So What?

No, I’m not talking about the Miles Davis song, but you should listen to it.

Over at I Cite, Jodi resounds with me, albeit in a different register, in saying “so what?” to all the hub-bub raised over Obama’s speech on race. She comments that his pastor’s anger is politicized in a way that comparable anger coming from white pulpits is not, but also that “Many liberals (Zizek’s beloved liberal multiculturalists) like it this way. They are most comfortable talking about racism, not race. To notice race, in their way of thinking, is to be racist.” It’s telling that these same liberals take a similar distance to race as these Fox News jerks debating the finer points of what one can “get away” with when speaking of race, particularly when you are of one race and your comments are directed towards another.

Towards the end of that clip, Chris Wallace, another Fox News anchor, pretty smartly says that he thinks Obama’s generalization is true! One of the other anchors, however, was quick to downplay Wallace by suggesting that the sentiment is “generational.” In other words, we can be honest about the relevance of age difference in how people view the world, but not when it comes to race. To have invoked race on that show would have been to actually take their comments about racism seriously, but it would have probably yielded wildly different results. For example, it makes sense that Obama (black or white) invokes a “typical white person,” because there is a typical white experience in America, because that is practically all we know collectively. It makes no sense for a white-person like Hillary Clinton or Chris Matthews to talk about a “typical black person,” which in our collective self-image doesn’t exist, except as a scary blind-spot.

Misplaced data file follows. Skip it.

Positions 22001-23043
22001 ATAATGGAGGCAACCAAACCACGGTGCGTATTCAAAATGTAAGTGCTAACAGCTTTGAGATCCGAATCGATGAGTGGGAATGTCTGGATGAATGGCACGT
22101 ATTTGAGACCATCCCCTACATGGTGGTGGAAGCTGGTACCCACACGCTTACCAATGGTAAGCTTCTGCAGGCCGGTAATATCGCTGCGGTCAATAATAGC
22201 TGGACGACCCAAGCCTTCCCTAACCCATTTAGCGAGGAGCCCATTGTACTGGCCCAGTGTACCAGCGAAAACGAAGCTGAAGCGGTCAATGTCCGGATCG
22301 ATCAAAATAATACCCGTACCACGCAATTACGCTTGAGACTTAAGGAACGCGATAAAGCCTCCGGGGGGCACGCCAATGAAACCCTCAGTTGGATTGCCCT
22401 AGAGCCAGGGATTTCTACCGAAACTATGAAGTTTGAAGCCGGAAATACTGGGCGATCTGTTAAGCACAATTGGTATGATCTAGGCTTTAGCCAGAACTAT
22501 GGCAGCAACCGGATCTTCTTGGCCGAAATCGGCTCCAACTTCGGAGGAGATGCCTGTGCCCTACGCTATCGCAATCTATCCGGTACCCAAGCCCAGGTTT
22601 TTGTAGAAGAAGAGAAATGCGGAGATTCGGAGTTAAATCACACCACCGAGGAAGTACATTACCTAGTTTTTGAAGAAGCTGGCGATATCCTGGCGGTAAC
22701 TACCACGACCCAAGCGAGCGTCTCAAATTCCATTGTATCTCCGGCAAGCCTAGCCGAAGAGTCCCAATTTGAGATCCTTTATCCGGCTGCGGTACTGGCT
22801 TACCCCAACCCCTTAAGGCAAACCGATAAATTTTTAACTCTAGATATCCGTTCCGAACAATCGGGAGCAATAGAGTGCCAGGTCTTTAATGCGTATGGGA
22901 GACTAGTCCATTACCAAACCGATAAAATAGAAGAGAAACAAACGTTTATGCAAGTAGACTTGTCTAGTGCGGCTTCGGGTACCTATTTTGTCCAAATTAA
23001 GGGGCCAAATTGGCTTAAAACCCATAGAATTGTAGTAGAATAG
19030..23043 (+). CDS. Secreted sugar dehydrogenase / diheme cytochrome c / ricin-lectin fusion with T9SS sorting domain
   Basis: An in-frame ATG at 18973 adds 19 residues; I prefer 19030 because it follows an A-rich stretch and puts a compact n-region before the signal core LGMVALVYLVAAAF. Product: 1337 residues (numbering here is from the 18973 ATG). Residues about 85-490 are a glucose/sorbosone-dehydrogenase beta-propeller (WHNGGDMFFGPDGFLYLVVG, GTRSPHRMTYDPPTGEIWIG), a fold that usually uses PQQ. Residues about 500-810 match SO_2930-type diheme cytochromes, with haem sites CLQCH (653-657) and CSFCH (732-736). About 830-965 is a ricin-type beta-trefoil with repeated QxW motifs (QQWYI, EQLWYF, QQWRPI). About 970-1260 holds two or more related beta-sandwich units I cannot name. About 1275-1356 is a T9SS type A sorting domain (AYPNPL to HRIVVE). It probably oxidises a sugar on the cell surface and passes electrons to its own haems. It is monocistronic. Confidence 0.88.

The offensiveness of it is not merely that there is a black experience not captured in white America’s white vision of itself, which is all too aware of the racism that persists to this day, but that when anyone tries to talk about the difference and why there is a difference they are dismissed or chided. You don’t have to argue that the black-experience is of equal or superior value to anything else in order to just point out that that very black-experience exists because and is a symptom of white hegemony. The key is not to enjoy the black experience (read as: the multiculturalist experience), but to reject the racist horizon defining this experience of race.

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